Deilephila elpenor (Linnaeus, 1758)

MONA 7894.1

Elephant Hawk Moth



Deilephila elpenor is an attractive olive green, pink, and black large (FW length 26 mm (n=1)) Eurasian sphinx moth that has recently become established in lowlands near Vancouver, British Columbia.  The forewing is typical in shape for the family.  It is greenish, with pale to bright pink costa, terminal area and fringe, and oblique straight post medial and subterminal lines.  The hindwing is bright pink with a black basal area and white fringe.  The head, thorax, and abdomen are olive variably tinted with pink, with white lines on the lateral tegulae.  The pale antenna is clublike.

This moth is easily identified by its green and pink color and large size.  Since its original detection it has spread throughout the Lower Fraser Valley of British Columbia and NW Washington. It could conceivably continue to expand its range to other parts of British Columbia and Washington since its food plants are widespread and common.


Larvae can be bright green, olive brown, or brownish-black with a pair of large eyespots on each side, toward the front of the body. The eyespots may be shown more prominently in response to a threat.


This exotic Eurasian species prefers open sunny wetland habitats near creeks and marshes.


Pacific Northwest

The first Pacific Northwest observation of this species was at Pitt Meadows east of Vancouver in southwestern British Columbia.  It is unclear how the species was introduced, but it is now established and has started to spread. It now occurs at low elevations throughout the Fraser Valley, British Columbia and adjacent Whatcom County, Washington.  It has been suggested that this moth was released deliberately by an amateur entomologist, but this has not been substantiated.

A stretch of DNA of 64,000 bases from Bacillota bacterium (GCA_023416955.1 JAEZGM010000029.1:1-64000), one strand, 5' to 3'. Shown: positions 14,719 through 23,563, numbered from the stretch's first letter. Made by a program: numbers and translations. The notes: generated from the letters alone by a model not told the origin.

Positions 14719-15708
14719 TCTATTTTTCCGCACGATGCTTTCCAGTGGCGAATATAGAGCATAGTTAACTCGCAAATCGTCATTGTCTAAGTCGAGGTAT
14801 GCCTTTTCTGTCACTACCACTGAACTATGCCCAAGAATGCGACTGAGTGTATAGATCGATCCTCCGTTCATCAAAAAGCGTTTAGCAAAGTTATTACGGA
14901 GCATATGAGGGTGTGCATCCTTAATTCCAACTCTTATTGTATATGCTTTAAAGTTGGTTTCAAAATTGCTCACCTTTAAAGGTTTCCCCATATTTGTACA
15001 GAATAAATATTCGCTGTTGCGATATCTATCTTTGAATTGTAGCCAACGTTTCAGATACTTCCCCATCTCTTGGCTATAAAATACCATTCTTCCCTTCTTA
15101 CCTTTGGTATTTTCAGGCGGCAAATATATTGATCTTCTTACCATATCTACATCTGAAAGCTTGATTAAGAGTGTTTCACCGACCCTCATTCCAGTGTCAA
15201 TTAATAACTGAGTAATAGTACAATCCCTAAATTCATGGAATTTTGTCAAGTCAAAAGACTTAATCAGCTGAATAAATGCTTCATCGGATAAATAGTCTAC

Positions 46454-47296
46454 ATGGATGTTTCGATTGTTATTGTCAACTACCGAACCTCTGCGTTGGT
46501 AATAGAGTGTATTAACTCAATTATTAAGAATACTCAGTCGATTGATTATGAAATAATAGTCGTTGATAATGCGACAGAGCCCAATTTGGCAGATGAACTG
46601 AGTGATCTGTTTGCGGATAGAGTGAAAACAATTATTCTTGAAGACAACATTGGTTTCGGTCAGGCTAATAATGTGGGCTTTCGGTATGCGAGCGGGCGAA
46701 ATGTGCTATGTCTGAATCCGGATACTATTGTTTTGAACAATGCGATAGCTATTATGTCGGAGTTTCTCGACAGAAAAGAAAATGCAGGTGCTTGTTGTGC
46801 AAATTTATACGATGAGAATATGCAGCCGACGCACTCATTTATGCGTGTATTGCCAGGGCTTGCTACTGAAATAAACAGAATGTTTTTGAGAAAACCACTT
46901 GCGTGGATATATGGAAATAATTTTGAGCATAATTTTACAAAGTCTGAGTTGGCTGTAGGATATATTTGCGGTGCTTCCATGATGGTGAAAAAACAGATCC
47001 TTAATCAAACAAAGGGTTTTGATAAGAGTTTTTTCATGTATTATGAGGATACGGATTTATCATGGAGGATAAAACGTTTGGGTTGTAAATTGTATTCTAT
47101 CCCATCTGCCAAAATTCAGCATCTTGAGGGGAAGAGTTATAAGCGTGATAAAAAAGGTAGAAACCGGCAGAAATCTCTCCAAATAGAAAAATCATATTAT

This is an introduced Palaearctic species.

Life History


Larvae feed on plants of Onagraceae, with fireweed (Chamerion spp.) and willow herb (Epilobium spp.) being the most likely candidate in our region.  Feeding occurs either diurnally or nocturnally with the larvae retreating to the middle of the plant when not feeding.  Pupation occurs in a cocoon of loose silk and debris at the surface of the ground.


It appears that is a single generation per year in North America with a flight period that extends from early June through September.  Adults are active well after dark when they feed on nectar at flowers and copulate.  Females begin oviposition as soon as copulation is finished.

Economic Importance

This species is of no economic importance.



Moth Photographers Group

Tuttle (2007)